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Why many completed houses remain unoccupied

The Registrar of Estate Surveyors and Valuers Registration Board of Nigeria (ESVARBON), Ifeanyi Uzowanne, has attributed the large number of vacant houses across the country to the fact that most developers of the properties failed to consider market demands.

Uzowanne disclosed this while speaking on the sidelines of the 2018 Estate Surveyors and Valuers Assembly held recently in Abuja, which also culminated in the launching  of the Nigerian Valuation Standards (known as Green Book) to standardize, align and boost the quality of valuations for financial reporting purposes.

Uzowanne said there were many completed but unoccupied houses in virtually all states in Nigeria because the cost of most of the vacant buildings was far beyond the purchasing power of many Nigerians.

He said, “Why are these houses unoccupied? Is it because they are built without reference to what the market wants or that the rents are exorbitant?

“As the regulatory body of a profession that has to do with housing, we are concerned and that is why we say people should go to practitioners when they are making investments in housing so that they can put up houses that will meet the needs of consumers.”

The registrar added, “Most products are made based on what the market wants. When the people want two bedroom apartments and you give them duplexes, you are not building to what they need; if you build duplexes you are not meeting the needs of the people.”

He explained that the valuation standard unveiled by ESVARBON would help both dealers and consumers of properties in that regard.

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“The standards that we’ve unveiled will help address this issue in a way, because most times it is not only estate valuers who produce houses. So the public is also expected to make sure that they don’t overprice properties and keep it out of the reach of some others who want it,” Uzowanne said.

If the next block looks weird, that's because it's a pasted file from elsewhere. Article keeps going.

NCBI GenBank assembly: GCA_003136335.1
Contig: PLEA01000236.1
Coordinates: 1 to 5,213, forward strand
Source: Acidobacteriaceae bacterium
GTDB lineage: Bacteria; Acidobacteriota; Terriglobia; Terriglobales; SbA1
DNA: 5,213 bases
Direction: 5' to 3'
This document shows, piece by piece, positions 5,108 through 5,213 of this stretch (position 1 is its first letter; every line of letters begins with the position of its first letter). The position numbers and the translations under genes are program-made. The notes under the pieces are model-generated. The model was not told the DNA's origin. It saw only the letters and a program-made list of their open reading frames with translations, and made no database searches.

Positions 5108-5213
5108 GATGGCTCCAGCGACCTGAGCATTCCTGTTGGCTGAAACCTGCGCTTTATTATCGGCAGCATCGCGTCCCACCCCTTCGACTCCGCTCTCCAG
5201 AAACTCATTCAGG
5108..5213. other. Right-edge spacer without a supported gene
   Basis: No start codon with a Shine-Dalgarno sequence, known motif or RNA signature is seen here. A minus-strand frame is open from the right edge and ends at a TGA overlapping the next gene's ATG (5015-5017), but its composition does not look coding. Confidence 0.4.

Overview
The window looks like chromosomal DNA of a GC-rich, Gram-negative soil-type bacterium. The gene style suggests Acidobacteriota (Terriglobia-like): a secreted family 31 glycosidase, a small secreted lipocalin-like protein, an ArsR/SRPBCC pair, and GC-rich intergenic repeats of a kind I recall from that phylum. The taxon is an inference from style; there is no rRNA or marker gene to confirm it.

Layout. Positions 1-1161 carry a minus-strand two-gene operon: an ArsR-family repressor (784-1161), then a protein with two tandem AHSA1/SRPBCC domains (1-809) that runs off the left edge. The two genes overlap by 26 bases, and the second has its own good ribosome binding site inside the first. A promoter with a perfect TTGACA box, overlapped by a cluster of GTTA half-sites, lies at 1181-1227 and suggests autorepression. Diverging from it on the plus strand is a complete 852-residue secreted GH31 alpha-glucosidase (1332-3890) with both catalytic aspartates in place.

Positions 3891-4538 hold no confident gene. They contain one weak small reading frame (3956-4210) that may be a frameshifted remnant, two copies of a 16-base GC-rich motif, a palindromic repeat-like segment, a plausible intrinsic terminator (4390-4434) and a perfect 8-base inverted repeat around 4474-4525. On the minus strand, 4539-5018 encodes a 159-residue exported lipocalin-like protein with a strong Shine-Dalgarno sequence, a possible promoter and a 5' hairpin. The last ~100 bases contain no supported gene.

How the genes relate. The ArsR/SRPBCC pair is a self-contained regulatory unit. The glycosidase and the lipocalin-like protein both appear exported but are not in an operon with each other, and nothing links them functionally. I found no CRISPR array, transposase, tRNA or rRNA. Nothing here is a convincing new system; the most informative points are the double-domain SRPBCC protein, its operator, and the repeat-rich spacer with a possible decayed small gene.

Also speaking on the Green Book, the immediate past chairman of the Nigerian Institute of Estate Surveyors and Valuers (NIESV), Abuja chapter, Adamu Kasimu, said the objective was in keeping up with global best practices in the real estate valuation industry.

He said the Green Book incorporates Professional Standards (PS) and Valuation Practice Statements (VPS) that all members providing a written valuation would be required to comply with and also sets out procedural rules and guidance for valuers, covering matters not only relating to ethics and conduct, but also establish a framework for uniformity and best practice in the execution and delivery of valuations.

“The Green Book dictates the manner in which every estate surveyor and valuer should behave – meaning the valuation of all professionals should tally in terms of form, context and reliability.

Source: Daniel Adugbo

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